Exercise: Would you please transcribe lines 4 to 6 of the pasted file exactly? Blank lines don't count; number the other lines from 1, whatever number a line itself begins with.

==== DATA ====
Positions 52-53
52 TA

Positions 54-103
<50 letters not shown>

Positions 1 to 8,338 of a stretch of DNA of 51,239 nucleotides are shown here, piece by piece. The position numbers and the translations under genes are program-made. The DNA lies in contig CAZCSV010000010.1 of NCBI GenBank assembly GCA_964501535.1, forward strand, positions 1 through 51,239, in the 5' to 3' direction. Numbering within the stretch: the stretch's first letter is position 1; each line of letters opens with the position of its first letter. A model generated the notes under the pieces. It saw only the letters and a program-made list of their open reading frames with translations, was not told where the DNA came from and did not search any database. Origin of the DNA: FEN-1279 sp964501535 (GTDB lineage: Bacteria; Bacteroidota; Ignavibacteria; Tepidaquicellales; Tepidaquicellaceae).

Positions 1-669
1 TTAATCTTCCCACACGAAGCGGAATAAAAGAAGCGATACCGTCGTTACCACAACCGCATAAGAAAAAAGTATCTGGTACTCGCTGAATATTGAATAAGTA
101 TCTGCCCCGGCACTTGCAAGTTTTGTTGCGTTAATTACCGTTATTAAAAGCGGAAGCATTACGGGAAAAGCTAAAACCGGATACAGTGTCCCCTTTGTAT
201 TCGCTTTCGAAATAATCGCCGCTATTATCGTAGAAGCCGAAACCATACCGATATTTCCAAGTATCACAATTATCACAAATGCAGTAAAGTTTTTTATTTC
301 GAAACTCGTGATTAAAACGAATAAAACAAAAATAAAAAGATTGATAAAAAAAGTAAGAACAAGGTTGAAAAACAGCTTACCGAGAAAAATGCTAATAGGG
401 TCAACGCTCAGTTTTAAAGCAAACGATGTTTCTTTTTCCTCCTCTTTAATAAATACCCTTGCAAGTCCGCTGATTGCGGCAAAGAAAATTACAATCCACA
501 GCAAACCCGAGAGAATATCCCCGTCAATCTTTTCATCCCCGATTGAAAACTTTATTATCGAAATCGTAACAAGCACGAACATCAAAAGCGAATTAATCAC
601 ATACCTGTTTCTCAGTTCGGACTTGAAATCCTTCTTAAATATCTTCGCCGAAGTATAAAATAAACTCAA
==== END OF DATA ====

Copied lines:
<50 letters not shown>

Positions 1 to 8,338 of a stretch of DNA of 51,239 nucleotides are shown here, piece by piece. The position numbers and the translations under genes are program-made. The DNA lies in contig CAZCSV010000010.1 of NCBI GenBank assembly GCA_964501535.1, forward strand, positions 1 through 51,239, in the 5' to 3' direction. Numbering within the stretch: the stretch's first letter is position 1; each line of letters opens with the position of its first letter. A model generated the notes under the pieces. It saw only the letters and a program-made list of their open reading frames with translations, was not told where the DNA came from and did not search any database. Origin of the DNA: FEN-1279 sp964501535 (GTDB lineage: Bacteria; Bacteroidota; Ignavibacteria; Tepidaquicellales; Tepidaquicellaceae).

Positions 1-669